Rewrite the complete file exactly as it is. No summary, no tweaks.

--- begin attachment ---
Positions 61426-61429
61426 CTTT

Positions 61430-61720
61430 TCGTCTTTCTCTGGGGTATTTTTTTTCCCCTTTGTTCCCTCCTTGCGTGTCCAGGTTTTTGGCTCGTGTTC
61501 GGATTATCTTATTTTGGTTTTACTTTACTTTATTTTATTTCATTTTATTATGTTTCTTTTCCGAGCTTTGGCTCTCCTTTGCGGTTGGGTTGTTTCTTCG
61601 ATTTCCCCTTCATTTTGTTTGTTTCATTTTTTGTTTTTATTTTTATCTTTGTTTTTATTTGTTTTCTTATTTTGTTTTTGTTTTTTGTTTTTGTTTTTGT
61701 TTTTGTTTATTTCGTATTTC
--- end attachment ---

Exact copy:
Positions 61426-61429
61426 CTTT

Positions 61430-61720
61430 TCGTCTTTCTCTGGGGTATTTTTTTTCCCCTTTGTTCCCTCCTTGCGTGTCCAGGTTTTTGGCTCGTGTTC
61501 GGATTATCTTATTTTGGTTTTACTTTACTTTATTTTATTTCATTTTATTATGTTTCTTTTCCGAGCTTTGGCTCTCCTTTGCGGTTGGGTTGTTTCTTCG
61601 ATTTCCCCTTCATTTTGTTTGTTTCATTTTTTGTTTTTATTTTTATCTTTGTTTTTATTTGTTTTCTTATTTTGTTTTTGTTTTTTGTTTTTGTTTTTGT
61701 TTTTGTTTATTTCGTATTTC